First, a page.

Back when Archer used to bring us his "If I Drove A Tractor Trailer" book to read several times a day, Noel used to get especially wistful about the description of the little sleeping space behind the truck's cab, complete with its own TV. I understand the impulse to have a nook for yourself.
That's why I've been planning all summer to turn a rather large corner of our bedroom into a craft storage and work space. Three weeks ago I moved the computer to Archer's room and got rid of the big desk that used to occupy that corner. On Monday the furniture was delivered; on Wednesday I built the storage unit; last night I built the table. Cady Gray and I spent Saturday morning packing the unit with yarn; I worked on needles and tools today.
Just as storage, this is going to be an improvement; easier to get to, more spacious, better organized. I was surprised to find that the yarn that had overflowed four big Rubbermaid tubs and several storage crates -- the yarn that runs to several pages in Ravelry's stash in list view -- all fit in the 25-cube Expedit.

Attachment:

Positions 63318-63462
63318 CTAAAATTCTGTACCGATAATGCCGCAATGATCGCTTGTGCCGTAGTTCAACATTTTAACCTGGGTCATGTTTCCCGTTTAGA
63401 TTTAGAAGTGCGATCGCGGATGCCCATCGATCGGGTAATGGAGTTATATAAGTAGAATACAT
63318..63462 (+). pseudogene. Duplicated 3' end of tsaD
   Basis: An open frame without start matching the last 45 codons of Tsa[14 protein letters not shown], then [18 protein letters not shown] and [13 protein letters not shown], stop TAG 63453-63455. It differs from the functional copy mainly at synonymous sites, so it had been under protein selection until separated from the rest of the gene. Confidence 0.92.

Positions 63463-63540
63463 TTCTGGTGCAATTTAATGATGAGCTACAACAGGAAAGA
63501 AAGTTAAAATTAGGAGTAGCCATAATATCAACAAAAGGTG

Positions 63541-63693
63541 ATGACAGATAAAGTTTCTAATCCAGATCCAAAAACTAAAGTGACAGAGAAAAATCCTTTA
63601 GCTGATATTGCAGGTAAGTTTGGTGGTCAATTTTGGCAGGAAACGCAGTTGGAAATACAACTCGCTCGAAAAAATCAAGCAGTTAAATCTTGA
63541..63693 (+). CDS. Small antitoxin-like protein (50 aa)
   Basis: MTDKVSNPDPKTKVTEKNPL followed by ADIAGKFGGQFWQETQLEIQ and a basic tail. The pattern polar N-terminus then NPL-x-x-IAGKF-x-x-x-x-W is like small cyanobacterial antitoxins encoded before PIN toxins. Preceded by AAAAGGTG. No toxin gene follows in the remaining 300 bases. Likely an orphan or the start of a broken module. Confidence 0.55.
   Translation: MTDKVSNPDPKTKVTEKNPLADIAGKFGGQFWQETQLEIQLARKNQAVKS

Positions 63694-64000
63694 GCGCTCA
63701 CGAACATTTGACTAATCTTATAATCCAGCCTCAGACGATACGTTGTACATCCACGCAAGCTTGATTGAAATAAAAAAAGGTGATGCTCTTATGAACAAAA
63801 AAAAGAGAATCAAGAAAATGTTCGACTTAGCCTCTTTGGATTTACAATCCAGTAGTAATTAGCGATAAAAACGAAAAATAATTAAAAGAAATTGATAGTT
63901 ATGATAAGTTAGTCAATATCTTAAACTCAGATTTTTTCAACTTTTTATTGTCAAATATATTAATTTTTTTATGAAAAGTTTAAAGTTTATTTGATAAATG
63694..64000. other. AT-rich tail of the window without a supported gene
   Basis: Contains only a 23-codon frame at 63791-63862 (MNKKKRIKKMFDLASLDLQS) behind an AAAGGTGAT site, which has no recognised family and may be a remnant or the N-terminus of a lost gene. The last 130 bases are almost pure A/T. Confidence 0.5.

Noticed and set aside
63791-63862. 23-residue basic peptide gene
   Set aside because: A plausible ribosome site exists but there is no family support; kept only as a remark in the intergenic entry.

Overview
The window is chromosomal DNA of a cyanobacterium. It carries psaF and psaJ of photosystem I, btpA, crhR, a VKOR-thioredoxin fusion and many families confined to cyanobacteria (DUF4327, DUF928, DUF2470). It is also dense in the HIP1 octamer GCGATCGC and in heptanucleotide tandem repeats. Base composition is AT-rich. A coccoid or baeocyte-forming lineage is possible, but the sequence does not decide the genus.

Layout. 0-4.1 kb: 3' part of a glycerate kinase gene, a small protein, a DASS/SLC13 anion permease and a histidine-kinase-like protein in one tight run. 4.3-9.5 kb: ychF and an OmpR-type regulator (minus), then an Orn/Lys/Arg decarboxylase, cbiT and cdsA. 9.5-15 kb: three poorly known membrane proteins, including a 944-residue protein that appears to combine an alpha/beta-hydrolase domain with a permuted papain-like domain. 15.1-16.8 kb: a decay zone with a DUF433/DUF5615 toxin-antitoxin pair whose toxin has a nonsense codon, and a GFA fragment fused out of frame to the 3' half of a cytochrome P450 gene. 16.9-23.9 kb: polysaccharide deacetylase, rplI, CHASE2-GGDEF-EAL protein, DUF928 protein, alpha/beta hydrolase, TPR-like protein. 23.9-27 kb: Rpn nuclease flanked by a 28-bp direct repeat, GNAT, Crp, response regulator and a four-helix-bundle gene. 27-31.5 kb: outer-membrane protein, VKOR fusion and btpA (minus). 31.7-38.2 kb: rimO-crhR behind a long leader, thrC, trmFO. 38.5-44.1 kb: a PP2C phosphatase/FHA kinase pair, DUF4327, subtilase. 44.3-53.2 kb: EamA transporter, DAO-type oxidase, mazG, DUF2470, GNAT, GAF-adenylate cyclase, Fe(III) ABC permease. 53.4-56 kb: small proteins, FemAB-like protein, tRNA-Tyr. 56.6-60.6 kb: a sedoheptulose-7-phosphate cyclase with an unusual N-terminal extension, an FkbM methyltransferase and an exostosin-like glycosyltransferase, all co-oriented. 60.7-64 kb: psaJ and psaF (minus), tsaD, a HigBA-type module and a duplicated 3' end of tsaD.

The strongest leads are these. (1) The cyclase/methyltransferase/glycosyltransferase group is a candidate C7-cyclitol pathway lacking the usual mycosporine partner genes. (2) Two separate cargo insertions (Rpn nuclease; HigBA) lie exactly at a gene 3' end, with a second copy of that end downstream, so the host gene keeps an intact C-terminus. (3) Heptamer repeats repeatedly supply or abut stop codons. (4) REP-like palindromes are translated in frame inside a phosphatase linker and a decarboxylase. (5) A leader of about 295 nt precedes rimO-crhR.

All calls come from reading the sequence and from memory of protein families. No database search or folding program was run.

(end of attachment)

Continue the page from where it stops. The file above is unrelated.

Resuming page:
I'll have a full and photo-rich chronicle of the tranformation in the next week or two. But right now I'm thinking about that desire for a little cozy space to live and work. People who make things are rather obsessive about their studios, craft rooms, and organizational schemes, as a look around the internet will tell you. Such spaces are partly about facilitation, but partly about inspiration -- an arrangement and decor that we imagine will unlock our ability to create.
My surreptitious aim in reworking this area is to facilitate and inspire my nascent sewing skills. Right now I have to set up and take down my sewing machine on the dining room table if I want to use it, which is quite a production. The desk and table I put in my new craft area is intended to give the machine a home and to provide a space for associated tasks, like cutting and pressing. So will I sew more now that I've set up everything the way I think will be perfect?